As I was perched one leg over the threshold of the chicken coop, the other firmly planted on the bale of straw that serves as a step up into it, leaning deep into the coop to check what level of food was remaining in the feeder, I found my self muttering about my mixed feelings regarding the phrase "Boudior Photography." That was one moment among many where it dawned on me: everything about this new business endeavor I'm undertaking in photography is complicated. And, there is no denying, at times it's as awkward as dangling over a flock of chickens, half in and half out of the coop. Perhaps that is why launching a Boudoir component to my photography business falls into the category of a life adventure.
So, let's come in from the chicken coop and really talk about this: What exactly am I doing by launching a "Boudoir Photography" component to Elements of Light Photography? Today's post serves as an opening to an on-going discussion, and focuses on my why.
Everyone knows you need a good "why" for anything you do with your business. My why for this new component is three fold:
1. Women want to be known - they want to be seen, heard and understood because they were created to be in relationships - with other women, with children, and indeed, at various levels, with men.
Even as they want to be known, women don't want to have to explain themselves. We want the people in our lives to "get it" and understand us. Boudoir photography is a form of photographic communication that allows women to tell our intimate stories, to be seen in a way that brings about a sense of being known.
On a very personal level, I believe God created women with an innate sense of needing to be known, not because that need is a weakness, but because it is the very characteristic that draws us to Him (the one who knows us completely), and motivates us towards engagement in the relationships we are designed to crave. Let's face it, we will always do battle with the concept of being known. But knowing ourselves, expressing our whole selves, and telling our stories is part of the process of wrestling with this desire to be known.
Just because some will question, and I'd rather get it all out there from the get go, let me be clear about boundaries: a desire to be known in the Biblical sense (i.e. sexual intimacy) is a healthy and integral part of how women are created, but acts of sexual intimacy are not a literal part of what I offer in Boudoir photography. How is that for setting boundaries?
2. I want to empower women. In this era of the #metoo movement, there is this desire to fight back from demeaning and damaging behaviors that have been tolerated towards women. But there is also a deep wound for all women that arises because society tolerated the demeaning in the first place. There is a feeling that saying "me too" damages our sensuality, our sense of being special because we are women, our value for being different from men. Somehow there is a hint (or more than a hint) of suggestion that because some have taken advantage our our sexuality, all feminine sensuality is sullied. It is not!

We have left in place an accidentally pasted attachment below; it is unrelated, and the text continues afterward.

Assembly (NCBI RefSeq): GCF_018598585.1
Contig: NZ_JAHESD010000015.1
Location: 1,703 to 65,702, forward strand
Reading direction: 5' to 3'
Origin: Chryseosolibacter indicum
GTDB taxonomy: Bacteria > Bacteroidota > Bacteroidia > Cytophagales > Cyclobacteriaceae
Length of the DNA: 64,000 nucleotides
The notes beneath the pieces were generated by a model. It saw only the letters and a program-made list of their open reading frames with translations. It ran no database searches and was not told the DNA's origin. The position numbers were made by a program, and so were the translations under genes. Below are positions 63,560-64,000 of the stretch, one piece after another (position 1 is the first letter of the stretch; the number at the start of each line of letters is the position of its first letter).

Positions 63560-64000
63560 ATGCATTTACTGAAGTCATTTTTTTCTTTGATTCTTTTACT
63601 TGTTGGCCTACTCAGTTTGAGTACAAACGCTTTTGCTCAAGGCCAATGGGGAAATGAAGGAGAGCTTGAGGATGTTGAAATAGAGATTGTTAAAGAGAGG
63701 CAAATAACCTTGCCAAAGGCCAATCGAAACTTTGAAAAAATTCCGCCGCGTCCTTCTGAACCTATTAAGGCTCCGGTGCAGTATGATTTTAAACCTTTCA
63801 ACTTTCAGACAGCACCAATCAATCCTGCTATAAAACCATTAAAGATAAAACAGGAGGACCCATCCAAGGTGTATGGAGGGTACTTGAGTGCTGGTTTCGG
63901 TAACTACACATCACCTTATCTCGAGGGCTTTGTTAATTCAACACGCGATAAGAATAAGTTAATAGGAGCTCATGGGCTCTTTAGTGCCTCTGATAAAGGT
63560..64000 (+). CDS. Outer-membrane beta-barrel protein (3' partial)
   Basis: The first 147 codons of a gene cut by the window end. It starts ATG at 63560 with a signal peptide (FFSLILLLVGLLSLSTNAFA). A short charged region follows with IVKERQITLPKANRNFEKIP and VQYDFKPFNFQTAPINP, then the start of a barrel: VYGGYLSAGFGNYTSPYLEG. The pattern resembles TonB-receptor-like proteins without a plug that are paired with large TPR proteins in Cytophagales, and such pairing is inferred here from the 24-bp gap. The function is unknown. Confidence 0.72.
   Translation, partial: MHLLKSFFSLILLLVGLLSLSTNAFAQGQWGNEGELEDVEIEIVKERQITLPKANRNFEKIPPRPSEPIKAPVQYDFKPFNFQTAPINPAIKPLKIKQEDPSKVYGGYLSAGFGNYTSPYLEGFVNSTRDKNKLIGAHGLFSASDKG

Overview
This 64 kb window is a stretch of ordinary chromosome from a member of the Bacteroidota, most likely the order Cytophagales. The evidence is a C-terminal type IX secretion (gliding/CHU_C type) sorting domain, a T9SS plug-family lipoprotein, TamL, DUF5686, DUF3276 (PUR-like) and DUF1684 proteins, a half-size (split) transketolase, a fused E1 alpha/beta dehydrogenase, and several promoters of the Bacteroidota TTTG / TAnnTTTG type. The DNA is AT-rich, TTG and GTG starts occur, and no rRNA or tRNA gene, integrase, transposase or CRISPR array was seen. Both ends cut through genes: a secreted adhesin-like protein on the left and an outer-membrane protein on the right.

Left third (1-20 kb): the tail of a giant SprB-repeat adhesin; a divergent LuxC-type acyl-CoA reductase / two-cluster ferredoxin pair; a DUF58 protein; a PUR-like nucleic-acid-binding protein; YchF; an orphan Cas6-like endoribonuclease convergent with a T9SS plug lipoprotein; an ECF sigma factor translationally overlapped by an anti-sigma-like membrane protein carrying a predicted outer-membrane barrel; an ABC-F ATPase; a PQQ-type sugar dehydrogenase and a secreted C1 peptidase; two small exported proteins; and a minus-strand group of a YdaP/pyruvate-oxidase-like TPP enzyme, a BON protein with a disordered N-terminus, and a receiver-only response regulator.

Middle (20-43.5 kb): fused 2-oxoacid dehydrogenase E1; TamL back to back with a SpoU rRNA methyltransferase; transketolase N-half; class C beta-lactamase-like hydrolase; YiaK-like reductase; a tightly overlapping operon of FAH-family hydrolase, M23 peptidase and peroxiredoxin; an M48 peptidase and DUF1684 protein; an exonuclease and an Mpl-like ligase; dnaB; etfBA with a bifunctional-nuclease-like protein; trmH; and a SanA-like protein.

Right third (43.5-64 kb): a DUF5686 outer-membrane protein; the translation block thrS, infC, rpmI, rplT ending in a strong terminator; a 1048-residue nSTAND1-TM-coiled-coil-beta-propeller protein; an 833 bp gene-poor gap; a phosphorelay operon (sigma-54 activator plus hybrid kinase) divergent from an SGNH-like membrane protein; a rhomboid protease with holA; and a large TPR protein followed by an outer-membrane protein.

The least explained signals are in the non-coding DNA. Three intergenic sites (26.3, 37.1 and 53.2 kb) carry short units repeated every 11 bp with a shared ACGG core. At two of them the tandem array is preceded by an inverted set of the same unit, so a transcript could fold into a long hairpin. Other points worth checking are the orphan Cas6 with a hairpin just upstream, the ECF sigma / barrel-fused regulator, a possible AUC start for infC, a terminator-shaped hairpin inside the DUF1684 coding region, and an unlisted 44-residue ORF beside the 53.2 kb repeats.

We don't need to "reclaim" because our sensuality is so integrated into us that it was never lost. But, we might need to reframe it. We can acknowledge that part of what makes us strong, part of what makes us unique, part of what drives our hopes and dreams and our sense of our selves comes from the fact that we have bodies and emotions and an approach to relationships that are uniquely feminine and inherently different from men. It is neither a weakness nor a weapon. It is a legitimate, strong and powerful, yet vulnerable, part of who we are as complete human beings. I want women to be allowed to express this part of themselves for their own private (and sometimes somewhat public) reasons and to feel empowered and unashamed.
3. This is the component of my "why boudoir" that is plain and simple: I want to grow the power of my business to contribute to the financial success of my family, and adding a boudoir component is just good for business. Sounds crass, but if I'm going to suggest that women might be vulnerable and honest in front of the camera, I need to be fully transparent and honest from behind the camera. I love taking beautiful photographs, but I do it for a living, not for a hobby.
This whole "Elements of Light does Boudoir" is new to all of us, so here are a few of the details:
1. While I'm a Bozeman based photographer, I'm willing, able, and experienced at taking things on the road. Car, truck, bus, train and plane travel all work for me - with sufficient notice, I can come to you wherever you need.
2. I've got a new studio in my home if you are here in Southwest Montana, and there is no additional cost for using it - but I'm also willing to come to your home, your favorite VRBO, a hotel, a friends home, or whatever setting is comfortable for you. Yes, we can even do it outside, as I can tolerate any weather you can.
3. I've got a fantastic set of resources for hair and makeup artists to pamper you and make this a full experience, so no need to worry about all that. If I don't know someone in your area, I've got the resources to find someone.
4. Cost is based on factors like hours of services, print packages (small little black book albums are a great way to present these photos), and travel. I'll put up another post that includes packages soon, but until then, if you need a quote, use my contact page to inquire and I will answer all of your questions.
5. Want a quick guide to preparing for a Boudoir photo shoot, again, use my contact page to ask for one, and I'll get it out to you a.s.a.p., no obligation or cost to you.
All hair and makeup for the models featured in this post were provided by Shayla at Beauty and the Belief
Feed back is always welcome - leave a comment!